Two physicians in Parliament at an FASD event

GPs and Healthcare Professionals

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GP surgeries are on the frontline of FASD prevention, diagnosis and support

FASD is a lifelong condition and GPs will see a variety of presentations in all age groups each year in their practice.

The GP and others in the GP surgery are in a vital position to give pre-conceptual advice around the reasons for alcohol abstinence in pregnancy in order to prevent babies being born with permanent brain damage.

For cases of suspected FASD GPs providing the correct referrals can make the world of difference to the outcomes for an individual and their families and could reduce the likelihood of secondary difficulties.

Key points

  • FASD is considered the most prevalent PAE ‘one of the commonest preventable causes of impairment’ (SIGN 156). A UK prevalence screening study estimated that more than 6% could have conditions caused by pre-natal alcohol exposure (McQuire et al., 2018).
  • Assessment should be undertaken regarding the pre- and during pregnancy alcohol consumption of all women presenting as pregnant.
  • Advice should be given to all women presenting as wanting to conceive or as pregnant regarding no safe level of alcohol use in pregnancy.
  • Where there has been any level of alcohol use in pregnancy, it should be noted and an early referral made to a midwife.
  • FASD is a spectrum disorder and whilst all will have the neurobehavioural difficulties, less than 10% will have the dysmorphic facial features.
  • FASD diagnosis will require referrals for further investigation.

Change is coming!

All GPs and other healthcare professionals should familiarise themselves with the coming NICE Quality Standard on FASD (January 2021). All CCGs and NHS Trusts have to ‘have regard’ for NICE Quality Standards and show how they are improving the quality of services. This change will often start with the initial contact in GP surgeries.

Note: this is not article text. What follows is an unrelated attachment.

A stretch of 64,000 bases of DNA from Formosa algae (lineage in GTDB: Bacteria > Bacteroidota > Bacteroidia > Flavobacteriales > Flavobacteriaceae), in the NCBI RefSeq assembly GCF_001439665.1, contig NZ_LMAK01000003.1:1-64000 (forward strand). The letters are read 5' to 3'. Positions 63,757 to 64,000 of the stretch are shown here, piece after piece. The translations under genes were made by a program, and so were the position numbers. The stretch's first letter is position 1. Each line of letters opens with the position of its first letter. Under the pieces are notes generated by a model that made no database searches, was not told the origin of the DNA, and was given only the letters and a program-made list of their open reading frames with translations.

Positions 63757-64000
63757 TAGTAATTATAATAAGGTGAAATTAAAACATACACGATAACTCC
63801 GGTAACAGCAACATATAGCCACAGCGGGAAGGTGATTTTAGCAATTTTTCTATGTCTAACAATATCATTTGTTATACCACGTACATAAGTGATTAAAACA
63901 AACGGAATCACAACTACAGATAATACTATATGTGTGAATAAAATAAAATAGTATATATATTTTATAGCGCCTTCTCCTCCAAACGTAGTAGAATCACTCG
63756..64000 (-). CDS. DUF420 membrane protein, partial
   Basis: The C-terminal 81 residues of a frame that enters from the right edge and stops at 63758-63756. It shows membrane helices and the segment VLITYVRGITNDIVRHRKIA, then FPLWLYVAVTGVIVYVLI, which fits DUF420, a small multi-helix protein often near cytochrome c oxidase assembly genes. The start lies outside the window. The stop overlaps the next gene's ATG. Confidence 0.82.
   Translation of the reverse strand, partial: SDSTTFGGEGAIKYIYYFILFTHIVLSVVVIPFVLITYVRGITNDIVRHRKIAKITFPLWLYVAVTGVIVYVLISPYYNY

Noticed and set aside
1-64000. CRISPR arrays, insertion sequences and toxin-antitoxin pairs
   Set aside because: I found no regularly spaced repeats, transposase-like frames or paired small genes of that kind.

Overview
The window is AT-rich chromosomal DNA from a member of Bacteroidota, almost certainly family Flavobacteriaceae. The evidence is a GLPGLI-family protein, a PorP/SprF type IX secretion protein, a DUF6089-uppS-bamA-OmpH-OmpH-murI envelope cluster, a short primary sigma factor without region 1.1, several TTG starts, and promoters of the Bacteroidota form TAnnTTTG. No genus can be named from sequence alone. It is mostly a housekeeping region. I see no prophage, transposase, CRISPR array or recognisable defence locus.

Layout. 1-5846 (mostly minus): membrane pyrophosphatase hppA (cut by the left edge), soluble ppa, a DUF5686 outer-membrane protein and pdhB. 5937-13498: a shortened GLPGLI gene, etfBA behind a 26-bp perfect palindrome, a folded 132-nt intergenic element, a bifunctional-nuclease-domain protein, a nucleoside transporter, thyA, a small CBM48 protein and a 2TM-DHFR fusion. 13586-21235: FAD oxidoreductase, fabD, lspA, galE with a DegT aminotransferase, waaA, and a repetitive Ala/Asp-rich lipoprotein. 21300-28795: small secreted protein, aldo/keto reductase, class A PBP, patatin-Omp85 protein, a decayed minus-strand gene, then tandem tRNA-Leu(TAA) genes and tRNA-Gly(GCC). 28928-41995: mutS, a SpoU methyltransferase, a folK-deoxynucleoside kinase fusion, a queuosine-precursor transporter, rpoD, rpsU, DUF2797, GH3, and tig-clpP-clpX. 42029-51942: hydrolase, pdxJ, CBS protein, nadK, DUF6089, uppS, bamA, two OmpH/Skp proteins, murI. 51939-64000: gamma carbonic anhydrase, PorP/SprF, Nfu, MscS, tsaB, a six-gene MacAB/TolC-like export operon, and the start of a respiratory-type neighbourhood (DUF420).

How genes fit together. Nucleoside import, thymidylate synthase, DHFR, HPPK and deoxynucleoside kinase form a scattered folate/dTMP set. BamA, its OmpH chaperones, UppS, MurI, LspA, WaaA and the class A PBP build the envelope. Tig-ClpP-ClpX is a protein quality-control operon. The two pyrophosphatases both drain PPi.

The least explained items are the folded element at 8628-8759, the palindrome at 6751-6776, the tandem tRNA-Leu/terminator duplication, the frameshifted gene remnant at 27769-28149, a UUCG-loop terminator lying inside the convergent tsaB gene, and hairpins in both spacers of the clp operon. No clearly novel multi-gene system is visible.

Referrals are key

Was it an alcohol-exposed pregnancy?

These are the types of proof that can be provided re an alcohol-exposed pregnancy. Sometimes a review of the maternal records with a fresh set of eyes by the professionals can yield the proof needed. This is from Scottish SIGN guidelines that have been accepted by NICE as the basis for the upcoming NICE Quality Standard on FASD:

Confirmation of PAE requires documentation that the biological mother consumed alcohol during the index pregnancy based on:

  • reliable clinical observation
  • self report or reports by a reliable source
  • medical records documenting positive blood alcohol concentrations, or
  • alcohol treatment or other social, legal or medical problems related to drinking during the pregnancy.


NOTE: a diagnosis of FASD is possible without confirmation of alcohol-exposed pregnancy in the <10% of instances when three sentinel facial features are present.

GPs need more training

The NOFAS-UK GP Survey was conducted by OnePoll between August 22nd and September 1st, 2017.  It polled 150 GPs that work in England.  Principal outcomes were as follows:

  • Only 31% has in-depth education regarding FASD
  • 41% have not received clear guidance regarding a pathway for diagnosis and support of FASD
  • Only 23% strongly agreed that they feel confident that all those with FASD are being diagnosed properly
  • Participants were recruited online and were paid.

Further reading


Scottish SIGN 156 Guidance

Children and young people exposed prenatally to alcohol

Recognising FASD

Pamphlet explaining the new diagnostic process

FASD in Focus: Diagnosis & Assessments

BMA Report on Alcohol in Pregnancy


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